The interoperability of end devices stands and falls with IoT standardisation. After all, a robust implementation should deliver data. The country needs IoT standards. On April 20, 2021, the FIDO Alliance launched the FIDO Device Onboard (FDO) protocol. With this standard, the FIDO Alliance addresses the challenges of security, cost control and complexity of IoT deployment in large-scale deployment. The initiative couldn’t come fast enough for the IT industry.
IoT On All Cylinders
According to the research institute IDC forecast, the IoT market is expected to maintain its spectacular double-digit annual growth rate despite the pandemic and break through the $1 trillion mark in the coming year (2022).
Record-breaking growth dynamics or not, doubts are spreading in the executive floors. A recent survey by the research institute Media (“IoT Enterprise Survey 2021”) revealed that most companies have serious concerns about potential breaches in their IoT infrastructures. Of the 170 IoT leaders surveyed, 85 per cent said security concerns remain a significant impediment to IoT adoption. For nearly two-thirds (64 per cent) of respondents, end-to-end IoT security is the top short-term priority, ahead of edge computing (55 per cent), artificial intelligence ( AI )/machine learning (50 per cent), and 5G deployments (28 per cent).
At the same time, around 90 percent of companies state that the Internet of Things (IoT) technology is of central importance for digital transformation and is used in several areas of their company.
Widespread adoption of IoT stands and falls with interoperability.
Right now, the landscape is a patchwork of network protocols. These include:
- Infrastructure layer protocols (6LoWPAN, RPL, IPv4/IPv6, etc.),
- Communication/transport protocols (Bluetooth, WiFi, LPWAN, etc.),
- Identification/authentication standards (EPC, uCode, MAC addresses, etc.),
- Service discovery protocols: (DNS, Google’s Physical Web over Bluetooth LE, etc.),
- data protocols (MQTT, CoAP, WebSocket),
- IoT devices management standards for remote configuration and management of IoT endpoints (TR-069, OMA-DM from the Open Mobile Alliance, etc.).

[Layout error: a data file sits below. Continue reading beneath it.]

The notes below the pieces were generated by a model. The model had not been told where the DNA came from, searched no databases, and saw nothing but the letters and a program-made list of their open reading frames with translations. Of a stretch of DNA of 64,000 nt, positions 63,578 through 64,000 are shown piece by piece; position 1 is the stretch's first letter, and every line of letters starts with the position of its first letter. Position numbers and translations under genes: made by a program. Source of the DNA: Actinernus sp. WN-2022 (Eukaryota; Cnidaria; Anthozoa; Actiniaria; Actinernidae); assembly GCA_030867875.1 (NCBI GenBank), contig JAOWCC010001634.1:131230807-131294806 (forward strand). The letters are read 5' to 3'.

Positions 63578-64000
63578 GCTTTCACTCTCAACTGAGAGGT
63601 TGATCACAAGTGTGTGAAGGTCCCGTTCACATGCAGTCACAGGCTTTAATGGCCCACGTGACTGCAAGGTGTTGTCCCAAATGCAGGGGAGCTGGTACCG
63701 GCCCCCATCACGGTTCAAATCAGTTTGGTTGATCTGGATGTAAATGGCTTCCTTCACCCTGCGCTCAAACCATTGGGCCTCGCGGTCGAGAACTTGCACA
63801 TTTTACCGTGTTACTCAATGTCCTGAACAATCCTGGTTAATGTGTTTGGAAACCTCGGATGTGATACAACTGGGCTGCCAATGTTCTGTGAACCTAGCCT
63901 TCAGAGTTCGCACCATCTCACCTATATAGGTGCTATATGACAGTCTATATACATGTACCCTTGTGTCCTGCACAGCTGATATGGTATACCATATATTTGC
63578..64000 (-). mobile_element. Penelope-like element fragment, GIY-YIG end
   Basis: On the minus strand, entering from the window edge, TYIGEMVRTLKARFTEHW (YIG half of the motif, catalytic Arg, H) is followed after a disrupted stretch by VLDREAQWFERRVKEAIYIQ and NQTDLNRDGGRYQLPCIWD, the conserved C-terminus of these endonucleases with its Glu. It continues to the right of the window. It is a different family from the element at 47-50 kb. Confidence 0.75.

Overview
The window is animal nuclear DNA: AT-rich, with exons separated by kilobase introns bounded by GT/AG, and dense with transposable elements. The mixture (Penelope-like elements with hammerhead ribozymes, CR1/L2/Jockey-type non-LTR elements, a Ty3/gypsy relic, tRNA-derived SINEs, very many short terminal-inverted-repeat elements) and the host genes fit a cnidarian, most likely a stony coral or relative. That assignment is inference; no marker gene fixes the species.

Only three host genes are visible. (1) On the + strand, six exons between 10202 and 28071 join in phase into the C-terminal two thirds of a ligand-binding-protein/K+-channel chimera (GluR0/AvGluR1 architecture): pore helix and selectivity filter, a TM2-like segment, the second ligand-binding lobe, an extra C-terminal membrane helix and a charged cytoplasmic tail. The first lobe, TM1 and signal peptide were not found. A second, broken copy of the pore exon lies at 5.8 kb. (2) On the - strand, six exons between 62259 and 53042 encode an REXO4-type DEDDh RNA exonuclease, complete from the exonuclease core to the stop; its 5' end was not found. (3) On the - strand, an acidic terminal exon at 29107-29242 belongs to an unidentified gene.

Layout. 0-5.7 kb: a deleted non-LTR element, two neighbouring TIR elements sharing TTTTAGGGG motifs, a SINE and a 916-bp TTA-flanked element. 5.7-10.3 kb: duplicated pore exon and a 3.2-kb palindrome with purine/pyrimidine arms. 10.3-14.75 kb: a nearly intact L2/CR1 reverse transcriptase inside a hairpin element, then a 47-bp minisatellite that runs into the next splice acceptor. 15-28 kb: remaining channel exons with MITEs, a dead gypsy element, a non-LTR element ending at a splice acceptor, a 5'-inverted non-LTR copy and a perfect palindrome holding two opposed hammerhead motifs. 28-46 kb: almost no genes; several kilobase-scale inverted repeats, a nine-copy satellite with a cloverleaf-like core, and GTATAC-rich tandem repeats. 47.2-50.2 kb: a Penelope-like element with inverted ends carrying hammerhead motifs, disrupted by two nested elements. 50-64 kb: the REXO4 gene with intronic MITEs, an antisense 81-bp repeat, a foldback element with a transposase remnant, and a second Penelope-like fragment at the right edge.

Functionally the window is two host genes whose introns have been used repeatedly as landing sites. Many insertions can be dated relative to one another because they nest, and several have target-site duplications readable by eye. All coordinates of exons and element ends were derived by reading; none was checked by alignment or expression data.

Data can flow into analysis from all these elements of an IoT implementation.
Infrastructure Layer Protocols
IoT implementations can leverage a variety of infrastructure layer protocols, from IPv4/IPv6 to 6LoWPAN to RPL.
RPL is a routing protocol designed explicitly for low-power and lossy networks, i.e. those networks that consist mainly of low-power devices and where there could be packet loss. RPL optimises connectivity for many-to-one communication and for the ability of nodes to share information about network topology (i.e. the shape and composition of the network) in the most efficient way.
6LoWPAN stands for IPV6 over Low Power Wireless Personal Area Networks. This standard enables IoT devices, which often come with a limited battery and processing power, to communicate with IPV6 packets over IEEE 802.15.4 networks. IEEE 802.15.4 networks are designed for low-power communications.
For IoT devices to be able to identify each other uniquely, they must communicate based on common standards. For example, all devices in a network have a so-called MAC address, a unique identifier that they “inherit” from the respective manufacturer during production.
uCode is a unique identification system that works similar to ICANN’s domain name registration and DNS management systems. Special codes are managed by redundant ID servers that can issue and resolve code IDs and return device information, much like a DNS server determines a unique URL to an IP address.